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 March 2001
Volume 19, Number 3


Bush's Education Plan
Llewellyn H. Rockwell, Jr.


A proper education reform would involve at least three steps. First, end all involvement in the issue by the federal government. Second, at the state level, end compulsory attendance laws that strike at the heart of individual and family freedom. Third, privatize the system so that users pay the going market price and nonusers are let off the hook. 

President Bush s education bill deals with only the first point, and goes in exactly the wrong direction, which is why Teddy Kennedy praised the bill when it was first introduced. As summed up by the New York Times: "President Bush proposed a significant increase today in the federal role in public education." From a free-market perspective, that is all you need to know. 

Think of this: for the first time in the history of the United States, the federal government will impose a national test to determine what kids learn. The test is called the National Assessment of Education Progress. For now, it measures overall scores within schools, not scores of individual students. This is supposed to provide "accountability" but in fact will only mean conformism and regimentation. 

Under the Bush system in Texas, teachers teach the test. They drill until ninety percent of the kids can pass it. The weakest among the students dictate the pace and method. It is a dreary and unimaginative approach to teaching. But if your goal is to boost overall scores, no question: this is the way to do it. 

What happens to superior students? They are shuffled off to supposedly advanced classes to mark time, learning about the environment and such until the next school year rolls around and they can move on. In practice, this system limits the performance of good students in the name of ballooning the scores of the worst students. It is egalitarian at root. 

Listen to the language: we are told that this bill will seek out "failing schools." What does this mean? That the bricks are disintegrating? If students aren' t performing well, why not admit that we are dealing with failing students and failing teachers? Already, a lack of personal responsibility is built-in to this approach to school reform.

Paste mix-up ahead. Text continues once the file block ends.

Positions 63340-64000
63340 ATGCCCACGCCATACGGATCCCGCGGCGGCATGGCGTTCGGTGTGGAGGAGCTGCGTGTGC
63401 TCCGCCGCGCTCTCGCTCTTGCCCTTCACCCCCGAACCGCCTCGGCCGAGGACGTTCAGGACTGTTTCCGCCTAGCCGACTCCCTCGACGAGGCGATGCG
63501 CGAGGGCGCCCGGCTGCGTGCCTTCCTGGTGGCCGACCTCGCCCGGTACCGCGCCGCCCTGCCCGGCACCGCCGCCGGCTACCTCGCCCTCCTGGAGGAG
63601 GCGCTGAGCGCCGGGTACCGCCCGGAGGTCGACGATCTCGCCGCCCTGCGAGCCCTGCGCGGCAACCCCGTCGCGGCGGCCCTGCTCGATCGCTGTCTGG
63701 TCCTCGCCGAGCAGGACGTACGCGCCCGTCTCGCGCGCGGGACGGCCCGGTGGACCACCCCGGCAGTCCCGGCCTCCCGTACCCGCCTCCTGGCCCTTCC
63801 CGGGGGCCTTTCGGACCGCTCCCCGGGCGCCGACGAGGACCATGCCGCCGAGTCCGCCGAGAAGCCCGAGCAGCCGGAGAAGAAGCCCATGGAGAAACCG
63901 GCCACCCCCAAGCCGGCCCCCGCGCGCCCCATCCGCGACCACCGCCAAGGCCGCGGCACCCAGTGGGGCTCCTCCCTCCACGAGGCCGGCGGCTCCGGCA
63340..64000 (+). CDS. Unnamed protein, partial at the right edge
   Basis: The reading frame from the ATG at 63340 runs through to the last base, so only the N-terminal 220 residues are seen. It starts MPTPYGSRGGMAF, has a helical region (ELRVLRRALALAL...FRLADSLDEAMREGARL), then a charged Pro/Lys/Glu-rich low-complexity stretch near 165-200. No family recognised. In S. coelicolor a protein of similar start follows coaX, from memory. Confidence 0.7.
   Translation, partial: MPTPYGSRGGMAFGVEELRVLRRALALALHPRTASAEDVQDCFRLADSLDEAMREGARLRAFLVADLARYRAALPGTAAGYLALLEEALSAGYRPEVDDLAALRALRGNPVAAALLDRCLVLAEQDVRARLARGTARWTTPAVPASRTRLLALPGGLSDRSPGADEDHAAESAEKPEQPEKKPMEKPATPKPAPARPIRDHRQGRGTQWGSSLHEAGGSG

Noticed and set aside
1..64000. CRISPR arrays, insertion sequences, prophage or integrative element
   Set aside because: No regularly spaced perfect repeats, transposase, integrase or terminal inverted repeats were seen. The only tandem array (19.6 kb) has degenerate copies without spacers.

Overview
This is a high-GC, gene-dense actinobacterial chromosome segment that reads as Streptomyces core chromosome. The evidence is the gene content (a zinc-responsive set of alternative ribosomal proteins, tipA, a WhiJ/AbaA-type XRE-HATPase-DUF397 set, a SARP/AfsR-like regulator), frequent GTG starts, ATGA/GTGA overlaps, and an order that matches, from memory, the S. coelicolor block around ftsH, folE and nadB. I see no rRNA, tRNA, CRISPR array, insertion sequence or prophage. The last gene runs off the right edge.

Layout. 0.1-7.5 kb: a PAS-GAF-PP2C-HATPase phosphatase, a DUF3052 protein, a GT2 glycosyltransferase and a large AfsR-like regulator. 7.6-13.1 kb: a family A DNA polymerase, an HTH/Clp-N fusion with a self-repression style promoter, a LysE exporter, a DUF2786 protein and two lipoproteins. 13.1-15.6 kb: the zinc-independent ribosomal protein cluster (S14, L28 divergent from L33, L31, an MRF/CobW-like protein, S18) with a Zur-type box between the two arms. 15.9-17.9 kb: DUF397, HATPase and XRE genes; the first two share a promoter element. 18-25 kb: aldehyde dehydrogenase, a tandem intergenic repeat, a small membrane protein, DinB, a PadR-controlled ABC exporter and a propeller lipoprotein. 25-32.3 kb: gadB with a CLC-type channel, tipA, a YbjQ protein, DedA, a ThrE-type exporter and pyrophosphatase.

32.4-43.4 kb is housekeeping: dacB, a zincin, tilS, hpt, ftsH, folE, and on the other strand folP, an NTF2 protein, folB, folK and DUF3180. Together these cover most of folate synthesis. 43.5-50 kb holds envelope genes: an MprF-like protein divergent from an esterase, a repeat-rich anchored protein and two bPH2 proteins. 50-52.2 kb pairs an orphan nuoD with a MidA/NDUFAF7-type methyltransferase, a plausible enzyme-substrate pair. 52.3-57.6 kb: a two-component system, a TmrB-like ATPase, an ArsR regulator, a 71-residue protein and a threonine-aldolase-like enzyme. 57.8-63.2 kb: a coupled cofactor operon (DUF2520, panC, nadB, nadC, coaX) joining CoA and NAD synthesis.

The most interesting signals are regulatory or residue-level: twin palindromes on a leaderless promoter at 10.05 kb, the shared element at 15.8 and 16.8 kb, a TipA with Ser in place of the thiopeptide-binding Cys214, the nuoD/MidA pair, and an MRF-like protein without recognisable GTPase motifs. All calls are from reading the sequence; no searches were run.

Bush s approach is supposed to be "conservative" and Republican because it introduces the idea of vouchers. If the "schools fail" again and again, the students are permitted to take the equivalent of the federal subsidy and use it at private schools. 

Hence, the federal government will be giving direct aid to private schools via individual students. This is the policy nightmare that conservatives before about 1985 had warned about for generations. And yet here it is, coming to fruition under a Republican president, to Republican cheers.

Federal aid to private schools is a disaster in the making. The budget will grow and grow, and evil bureaucrats in the federal government will have their fingers in the affairs of private schools, overriding state laws and the independence that parents demand of these schools. 

The Bush people refused to say how much this big-spending, big- government proposal will cost, which is always a bad sign. But it will certainly be in the billions. 

The only saving grace of this bill is the education savings plan that would permit parents to spend up to $5,000 per year for tuition and not pay taxes on the money. No word yet on whether that would apply to homeschoolers and whether the school chosen by the parents would have to be federally certified in some way. What kinds of information will the IRS demand to permit you to use this provision?

Like many well-intentioned reformers, Bush doesn' t seem to understand the dangers of power. We don' t need another reform. We need an end to what has been called the "twelve-year sentence," also known as compulsory public schooling.

Too extreme? There are halfway measures. We could curb union control of the teacher's profession. We could stop mandating what is taught and how, giving more authority to local school districts. We could end menacing court supervision of the racial makeup of schools. We could curb the power of the unconstitutional Department of Education, or, better yet, abolish it. Alas, such sensible approaches will have to wait until another attempt to reform a failed system fails yet again.


Llewellyn H. Rockwell, Jr. is president of the Mises Institute in Auburn, Alabama, and editor of (


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